(Helion and Company)
This was sparked discovering Hopit’s impressive memorial, engraved with his battle honours, a few miles from his master’s much later one.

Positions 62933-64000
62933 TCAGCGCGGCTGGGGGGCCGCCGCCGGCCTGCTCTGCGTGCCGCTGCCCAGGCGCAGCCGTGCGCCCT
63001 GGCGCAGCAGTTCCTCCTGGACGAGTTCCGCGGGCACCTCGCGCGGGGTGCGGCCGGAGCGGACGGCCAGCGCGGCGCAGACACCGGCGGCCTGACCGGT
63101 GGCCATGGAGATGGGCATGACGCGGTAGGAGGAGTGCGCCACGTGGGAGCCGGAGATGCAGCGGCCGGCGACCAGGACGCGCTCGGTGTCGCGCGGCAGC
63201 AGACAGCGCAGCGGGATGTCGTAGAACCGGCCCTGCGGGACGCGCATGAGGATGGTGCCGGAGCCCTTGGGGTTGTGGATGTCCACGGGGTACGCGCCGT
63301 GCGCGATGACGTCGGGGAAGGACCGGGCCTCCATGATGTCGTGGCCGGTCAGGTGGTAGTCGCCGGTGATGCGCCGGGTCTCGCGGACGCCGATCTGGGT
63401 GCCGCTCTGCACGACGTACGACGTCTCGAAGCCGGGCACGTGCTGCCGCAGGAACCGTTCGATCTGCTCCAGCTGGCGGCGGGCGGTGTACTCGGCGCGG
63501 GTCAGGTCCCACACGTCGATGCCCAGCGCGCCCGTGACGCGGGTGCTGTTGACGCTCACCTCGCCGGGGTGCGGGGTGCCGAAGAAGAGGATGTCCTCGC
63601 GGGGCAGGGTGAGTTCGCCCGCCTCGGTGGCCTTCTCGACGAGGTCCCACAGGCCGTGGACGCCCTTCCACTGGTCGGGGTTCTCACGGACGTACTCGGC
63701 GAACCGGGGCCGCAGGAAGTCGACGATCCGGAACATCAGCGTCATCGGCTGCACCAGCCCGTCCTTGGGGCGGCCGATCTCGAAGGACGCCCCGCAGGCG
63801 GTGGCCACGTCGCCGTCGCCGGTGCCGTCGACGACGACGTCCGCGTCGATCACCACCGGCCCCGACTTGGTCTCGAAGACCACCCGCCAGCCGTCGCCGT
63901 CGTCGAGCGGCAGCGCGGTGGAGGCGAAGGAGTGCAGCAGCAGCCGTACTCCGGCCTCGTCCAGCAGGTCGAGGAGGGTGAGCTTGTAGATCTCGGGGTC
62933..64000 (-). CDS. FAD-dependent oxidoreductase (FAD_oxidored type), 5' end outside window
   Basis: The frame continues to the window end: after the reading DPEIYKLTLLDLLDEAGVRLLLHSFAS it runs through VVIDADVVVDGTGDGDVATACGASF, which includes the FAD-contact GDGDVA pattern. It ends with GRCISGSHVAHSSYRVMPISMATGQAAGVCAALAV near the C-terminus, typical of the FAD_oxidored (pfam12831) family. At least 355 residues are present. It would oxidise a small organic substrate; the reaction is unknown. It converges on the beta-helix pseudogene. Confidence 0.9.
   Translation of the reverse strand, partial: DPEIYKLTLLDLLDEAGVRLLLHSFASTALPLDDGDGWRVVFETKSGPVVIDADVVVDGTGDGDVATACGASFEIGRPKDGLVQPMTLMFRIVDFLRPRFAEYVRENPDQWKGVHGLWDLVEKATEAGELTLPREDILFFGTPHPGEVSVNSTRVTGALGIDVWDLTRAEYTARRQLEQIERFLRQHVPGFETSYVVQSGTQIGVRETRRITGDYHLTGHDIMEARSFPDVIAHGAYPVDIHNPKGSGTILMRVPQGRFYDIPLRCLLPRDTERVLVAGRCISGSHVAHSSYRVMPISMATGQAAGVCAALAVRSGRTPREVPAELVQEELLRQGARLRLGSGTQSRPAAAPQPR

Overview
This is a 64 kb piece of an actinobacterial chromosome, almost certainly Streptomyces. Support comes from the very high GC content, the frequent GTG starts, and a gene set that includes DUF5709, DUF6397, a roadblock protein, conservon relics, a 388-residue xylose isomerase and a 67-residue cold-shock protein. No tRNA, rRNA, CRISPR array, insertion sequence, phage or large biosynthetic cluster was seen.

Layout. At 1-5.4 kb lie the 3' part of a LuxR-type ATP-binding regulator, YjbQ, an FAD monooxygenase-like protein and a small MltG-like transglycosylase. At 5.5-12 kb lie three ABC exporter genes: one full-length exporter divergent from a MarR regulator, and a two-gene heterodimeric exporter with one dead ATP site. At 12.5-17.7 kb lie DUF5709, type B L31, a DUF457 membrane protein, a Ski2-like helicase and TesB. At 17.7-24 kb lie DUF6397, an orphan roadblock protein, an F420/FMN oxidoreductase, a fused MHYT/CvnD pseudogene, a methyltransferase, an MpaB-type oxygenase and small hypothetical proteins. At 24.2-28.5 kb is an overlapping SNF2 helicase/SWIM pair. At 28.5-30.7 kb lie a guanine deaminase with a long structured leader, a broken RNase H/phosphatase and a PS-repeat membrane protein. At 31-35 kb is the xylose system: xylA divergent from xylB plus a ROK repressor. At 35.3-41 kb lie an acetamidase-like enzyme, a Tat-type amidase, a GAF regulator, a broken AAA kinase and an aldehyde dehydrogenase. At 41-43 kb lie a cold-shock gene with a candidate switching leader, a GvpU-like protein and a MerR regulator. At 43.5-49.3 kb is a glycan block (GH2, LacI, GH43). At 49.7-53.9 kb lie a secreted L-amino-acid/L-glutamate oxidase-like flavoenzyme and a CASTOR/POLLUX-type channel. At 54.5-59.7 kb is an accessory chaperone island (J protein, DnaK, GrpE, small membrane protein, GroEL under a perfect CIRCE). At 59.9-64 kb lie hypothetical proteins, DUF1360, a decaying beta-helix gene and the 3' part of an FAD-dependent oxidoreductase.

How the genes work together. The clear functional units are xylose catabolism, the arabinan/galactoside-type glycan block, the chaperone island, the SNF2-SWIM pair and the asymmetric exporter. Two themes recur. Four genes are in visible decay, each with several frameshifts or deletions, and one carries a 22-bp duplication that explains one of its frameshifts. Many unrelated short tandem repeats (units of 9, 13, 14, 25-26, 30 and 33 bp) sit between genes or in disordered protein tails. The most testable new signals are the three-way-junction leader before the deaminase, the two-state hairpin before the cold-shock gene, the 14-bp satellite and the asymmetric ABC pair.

Jack Colvin left no description of his wartime experience, but the regiment’s war diary and other records allowed Merton to follow his career. After only one engagement fought as cavalry they continued as mounted infantry, “with very little mounted about it”, according to Captain Francis Grenfell, VC. A query as to one detachment’s identity - “Is that the West Riding?” got the answer, “No, it’s the bloody 9th walking!” which became the regiment’s slogan for the rest of the war. Colvin won the Military Cross, was wounded, but returned to the regiment as General Plumer’s ADC in Cologne. The book covers the action and Jack’s later distinguished career with clarity. It is nicely produced, copiously illustrated and will be relevant to anyone interested in the regiment and its horses.